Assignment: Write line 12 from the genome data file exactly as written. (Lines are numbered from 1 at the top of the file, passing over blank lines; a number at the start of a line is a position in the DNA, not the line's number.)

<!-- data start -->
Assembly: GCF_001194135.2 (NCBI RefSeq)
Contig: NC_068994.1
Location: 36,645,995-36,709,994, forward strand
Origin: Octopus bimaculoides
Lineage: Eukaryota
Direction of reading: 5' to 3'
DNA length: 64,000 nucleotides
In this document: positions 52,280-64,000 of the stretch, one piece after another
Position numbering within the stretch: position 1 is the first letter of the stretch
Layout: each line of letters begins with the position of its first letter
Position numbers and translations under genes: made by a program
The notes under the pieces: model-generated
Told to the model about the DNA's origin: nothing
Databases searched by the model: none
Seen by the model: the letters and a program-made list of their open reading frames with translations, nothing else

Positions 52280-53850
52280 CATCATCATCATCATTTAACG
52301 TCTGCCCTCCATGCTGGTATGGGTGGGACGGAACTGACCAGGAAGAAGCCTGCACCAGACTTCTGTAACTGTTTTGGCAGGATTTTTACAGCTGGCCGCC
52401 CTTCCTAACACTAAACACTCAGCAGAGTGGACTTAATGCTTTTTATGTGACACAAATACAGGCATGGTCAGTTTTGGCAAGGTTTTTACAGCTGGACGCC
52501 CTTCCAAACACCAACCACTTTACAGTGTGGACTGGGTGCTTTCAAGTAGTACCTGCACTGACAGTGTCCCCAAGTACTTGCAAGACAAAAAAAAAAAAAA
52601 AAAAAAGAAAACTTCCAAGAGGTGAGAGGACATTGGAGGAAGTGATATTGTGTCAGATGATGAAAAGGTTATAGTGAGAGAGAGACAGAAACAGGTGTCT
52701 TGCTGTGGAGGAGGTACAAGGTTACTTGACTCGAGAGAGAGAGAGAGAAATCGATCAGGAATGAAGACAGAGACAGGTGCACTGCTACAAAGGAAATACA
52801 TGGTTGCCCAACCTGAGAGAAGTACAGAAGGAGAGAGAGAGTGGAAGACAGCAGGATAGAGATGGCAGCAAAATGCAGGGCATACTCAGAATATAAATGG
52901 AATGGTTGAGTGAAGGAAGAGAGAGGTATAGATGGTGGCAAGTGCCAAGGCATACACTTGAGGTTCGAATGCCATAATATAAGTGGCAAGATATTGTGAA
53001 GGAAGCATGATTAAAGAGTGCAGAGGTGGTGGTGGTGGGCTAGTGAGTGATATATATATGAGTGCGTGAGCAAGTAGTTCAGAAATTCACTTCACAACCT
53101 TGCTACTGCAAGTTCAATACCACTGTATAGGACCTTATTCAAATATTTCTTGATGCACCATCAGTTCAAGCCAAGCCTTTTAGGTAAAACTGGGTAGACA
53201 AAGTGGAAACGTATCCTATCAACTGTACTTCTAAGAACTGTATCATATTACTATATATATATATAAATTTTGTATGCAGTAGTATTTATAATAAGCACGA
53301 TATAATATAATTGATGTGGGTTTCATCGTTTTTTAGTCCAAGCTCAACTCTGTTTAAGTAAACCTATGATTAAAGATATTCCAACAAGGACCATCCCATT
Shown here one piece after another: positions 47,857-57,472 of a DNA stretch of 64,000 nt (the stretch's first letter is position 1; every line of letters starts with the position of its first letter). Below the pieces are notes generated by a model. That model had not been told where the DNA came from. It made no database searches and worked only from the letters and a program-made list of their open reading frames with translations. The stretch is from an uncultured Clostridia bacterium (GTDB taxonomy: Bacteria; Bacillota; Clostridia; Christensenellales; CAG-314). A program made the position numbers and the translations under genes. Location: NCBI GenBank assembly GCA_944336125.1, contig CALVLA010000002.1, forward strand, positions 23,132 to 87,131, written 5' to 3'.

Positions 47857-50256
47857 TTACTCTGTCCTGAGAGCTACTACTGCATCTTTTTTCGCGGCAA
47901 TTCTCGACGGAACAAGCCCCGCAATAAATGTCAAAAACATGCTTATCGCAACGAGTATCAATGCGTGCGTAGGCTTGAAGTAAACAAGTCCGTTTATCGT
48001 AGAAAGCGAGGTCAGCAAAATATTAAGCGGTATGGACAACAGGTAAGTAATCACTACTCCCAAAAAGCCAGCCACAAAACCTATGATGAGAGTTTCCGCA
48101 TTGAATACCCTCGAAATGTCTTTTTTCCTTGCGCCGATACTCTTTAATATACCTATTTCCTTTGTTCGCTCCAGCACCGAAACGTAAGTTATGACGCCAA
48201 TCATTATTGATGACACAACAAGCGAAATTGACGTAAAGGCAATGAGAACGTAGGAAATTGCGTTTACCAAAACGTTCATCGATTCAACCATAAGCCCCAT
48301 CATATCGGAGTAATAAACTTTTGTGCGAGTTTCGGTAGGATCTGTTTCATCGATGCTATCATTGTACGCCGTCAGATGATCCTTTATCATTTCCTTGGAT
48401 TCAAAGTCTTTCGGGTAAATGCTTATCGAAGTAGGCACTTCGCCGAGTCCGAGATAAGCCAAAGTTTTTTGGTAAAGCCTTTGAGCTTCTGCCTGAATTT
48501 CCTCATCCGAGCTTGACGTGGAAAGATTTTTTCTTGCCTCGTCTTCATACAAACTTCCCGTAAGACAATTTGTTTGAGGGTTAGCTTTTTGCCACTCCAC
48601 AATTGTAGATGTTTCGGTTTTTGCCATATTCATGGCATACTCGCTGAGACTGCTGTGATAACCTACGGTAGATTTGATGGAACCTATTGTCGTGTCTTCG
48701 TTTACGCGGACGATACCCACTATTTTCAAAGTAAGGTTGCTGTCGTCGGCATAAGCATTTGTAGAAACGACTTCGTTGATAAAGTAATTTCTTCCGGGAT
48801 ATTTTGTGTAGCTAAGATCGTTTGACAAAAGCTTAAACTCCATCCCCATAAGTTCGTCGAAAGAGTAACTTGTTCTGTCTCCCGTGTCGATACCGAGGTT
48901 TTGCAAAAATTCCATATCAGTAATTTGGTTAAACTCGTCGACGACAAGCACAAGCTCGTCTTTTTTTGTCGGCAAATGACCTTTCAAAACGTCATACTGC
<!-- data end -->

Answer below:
The notes under the pieces: model-generated